As to be expected the brute force attempts resulted in a consistent time for each password attempt. I did some quick tests on other Amazon image types to get an idea of whether any would offer a more cost effective option.

Instance Type Cores Cost Time (s)/Password Cost ($)/Password
m1.large 2 (4 ECUs) $0.34/hour 1.01e-6 9.54e-11
c1.large 8 (20 ECUs) $0.68/hour 7.77e-7 1.47e-10
m2.4xlarge 8 (26 ECUs) $2/hour 6.07e-7 3.37e-10

The m1.large EC2 instance is the most cost effective to do the brute force attempt with each password check costing $0.0000000000954 or put another way approximately $1 of compute resources will be enough to brute force each item in the list below.

  • A 7 character password that only uses lower case alphabetic passwords,
  • A 6 character password that only uses alphabetic, numeric and a select few other ASCII characters,
  • A 5 character password that uses all printable ASCII characters.

How much is a SIP password worth?

Using the assumption that an attacker will be interested in brute forcing a SIP digest for anything under $100 the minimum lengths for a SIP password are listed below.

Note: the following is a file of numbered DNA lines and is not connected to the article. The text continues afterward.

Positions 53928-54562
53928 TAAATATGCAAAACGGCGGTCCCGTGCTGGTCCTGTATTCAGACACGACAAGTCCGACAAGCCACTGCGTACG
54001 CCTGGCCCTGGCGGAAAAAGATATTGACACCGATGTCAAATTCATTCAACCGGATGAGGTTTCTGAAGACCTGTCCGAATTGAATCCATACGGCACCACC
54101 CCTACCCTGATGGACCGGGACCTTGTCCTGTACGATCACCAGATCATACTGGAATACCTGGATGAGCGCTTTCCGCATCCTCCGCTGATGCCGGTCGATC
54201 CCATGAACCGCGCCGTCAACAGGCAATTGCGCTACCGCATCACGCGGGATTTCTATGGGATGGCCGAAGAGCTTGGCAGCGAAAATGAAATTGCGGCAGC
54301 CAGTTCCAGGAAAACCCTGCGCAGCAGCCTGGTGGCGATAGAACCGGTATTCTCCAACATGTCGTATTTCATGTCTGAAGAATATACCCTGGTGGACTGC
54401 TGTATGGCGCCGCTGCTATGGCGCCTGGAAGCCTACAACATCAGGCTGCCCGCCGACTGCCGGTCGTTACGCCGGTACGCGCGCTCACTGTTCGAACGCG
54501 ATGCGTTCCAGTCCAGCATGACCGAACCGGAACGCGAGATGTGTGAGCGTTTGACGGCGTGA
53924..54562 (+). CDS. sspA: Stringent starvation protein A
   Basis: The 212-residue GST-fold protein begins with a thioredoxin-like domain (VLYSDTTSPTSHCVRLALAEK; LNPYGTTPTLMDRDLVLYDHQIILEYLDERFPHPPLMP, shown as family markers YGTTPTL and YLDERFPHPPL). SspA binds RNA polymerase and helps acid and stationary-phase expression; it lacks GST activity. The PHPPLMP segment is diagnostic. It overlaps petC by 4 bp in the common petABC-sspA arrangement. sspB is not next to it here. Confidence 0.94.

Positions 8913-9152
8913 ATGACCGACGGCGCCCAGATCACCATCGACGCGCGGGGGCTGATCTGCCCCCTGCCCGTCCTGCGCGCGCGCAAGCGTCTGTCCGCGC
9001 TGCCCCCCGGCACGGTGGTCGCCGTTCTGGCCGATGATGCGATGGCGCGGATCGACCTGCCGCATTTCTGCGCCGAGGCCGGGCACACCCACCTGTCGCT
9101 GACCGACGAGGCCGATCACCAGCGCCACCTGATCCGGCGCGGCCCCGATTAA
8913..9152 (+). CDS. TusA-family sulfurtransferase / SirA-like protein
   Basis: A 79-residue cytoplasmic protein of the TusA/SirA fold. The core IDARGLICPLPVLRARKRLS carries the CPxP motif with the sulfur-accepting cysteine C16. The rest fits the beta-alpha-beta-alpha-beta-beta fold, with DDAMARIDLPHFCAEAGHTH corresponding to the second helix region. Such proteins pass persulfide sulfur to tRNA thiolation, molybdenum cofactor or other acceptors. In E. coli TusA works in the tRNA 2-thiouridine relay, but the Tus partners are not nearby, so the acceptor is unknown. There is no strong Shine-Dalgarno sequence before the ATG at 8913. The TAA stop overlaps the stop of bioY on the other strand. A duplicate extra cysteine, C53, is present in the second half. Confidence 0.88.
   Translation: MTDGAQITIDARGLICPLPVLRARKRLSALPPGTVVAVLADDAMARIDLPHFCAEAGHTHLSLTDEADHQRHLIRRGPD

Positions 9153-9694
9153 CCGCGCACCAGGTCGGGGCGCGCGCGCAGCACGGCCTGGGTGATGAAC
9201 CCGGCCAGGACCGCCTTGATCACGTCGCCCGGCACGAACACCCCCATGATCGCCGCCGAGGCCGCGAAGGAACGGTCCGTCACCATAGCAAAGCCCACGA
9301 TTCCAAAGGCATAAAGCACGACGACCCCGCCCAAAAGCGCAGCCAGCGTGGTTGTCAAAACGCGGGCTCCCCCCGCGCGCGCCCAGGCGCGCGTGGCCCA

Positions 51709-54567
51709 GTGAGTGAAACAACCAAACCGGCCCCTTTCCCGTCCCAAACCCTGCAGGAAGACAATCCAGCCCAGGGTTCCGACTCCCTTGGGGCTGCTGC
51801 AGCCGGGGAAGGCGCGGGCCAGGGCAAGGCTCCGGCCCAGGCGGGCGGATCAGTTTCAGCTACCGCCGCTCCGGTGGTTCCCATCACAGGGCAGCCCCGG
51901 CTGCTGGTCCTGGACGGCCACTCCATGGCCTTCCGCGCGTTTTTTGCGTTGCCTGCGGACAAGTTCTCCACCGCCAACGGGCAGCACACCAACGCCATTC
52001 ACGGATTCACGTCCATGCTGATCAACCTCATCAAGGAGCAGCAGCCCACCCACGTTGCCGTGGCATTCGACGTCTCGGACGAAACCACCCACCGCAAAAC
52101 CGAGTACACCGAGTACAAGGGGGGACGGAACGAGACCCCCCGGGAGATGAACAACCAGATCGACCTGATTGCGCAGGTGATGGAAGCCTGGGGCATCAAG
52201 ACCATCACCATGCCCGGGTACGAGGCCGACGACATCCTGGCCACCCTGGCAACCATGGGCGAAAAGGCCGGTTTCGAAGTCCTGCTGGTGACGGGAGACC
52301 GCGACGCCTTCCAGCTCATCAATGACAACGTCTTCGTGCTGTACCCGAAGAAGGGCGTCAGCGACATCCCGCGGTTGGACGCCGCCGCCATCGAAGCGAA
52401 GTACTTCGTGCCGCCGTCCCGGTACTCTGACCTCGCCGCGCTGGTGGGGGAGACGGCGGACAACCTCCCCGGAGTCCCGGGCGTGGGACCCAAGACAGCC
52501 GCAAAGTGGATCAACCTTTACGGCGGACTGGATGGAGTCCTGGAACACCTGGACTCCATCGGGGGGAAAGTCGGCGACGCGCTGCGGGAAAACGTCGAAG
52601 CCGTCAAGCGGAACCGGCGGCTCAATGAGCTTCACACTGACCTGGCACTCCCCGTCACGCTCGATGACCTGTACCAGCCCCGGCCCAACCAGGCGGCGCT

• For a password that only uses lower case alphabetic characters a length of 9 characters is required,
  • For a password that uses alphabetic, numeric and a select few other ASCII characters a length of 7 characters is required,
  • For a password that uses characters that cover the printable ASCII range a length of 6 characters is required.

The guidelines above rely on the price per password for the Amazon EC2 on demand instances. The prices come down a lot for example the m1.large instance can get down from $0.34 to $0.08 per hour. In addition the Amazon hardware isn’t renowned for being the cheapest way to buy compute power and hosted dedicated server or even an attacker’s own hardware sitting in their bedroom is likely to be a cheaper approach for them. Computer hardware is also improving all the time so a hard to brute force password today may not be so next year.

In conclusion it’s recommended that the minimum password requirements for a password that gets used in a SIP digest are at least 8 characters long, preferrably 10 characters, and have characters that meet all of the requirements in the list below.

  • Lower case alphabetic,
  • Upper case alphabetic,
  • A number,
  • A non-alphabetic, non-numeric ASCII character.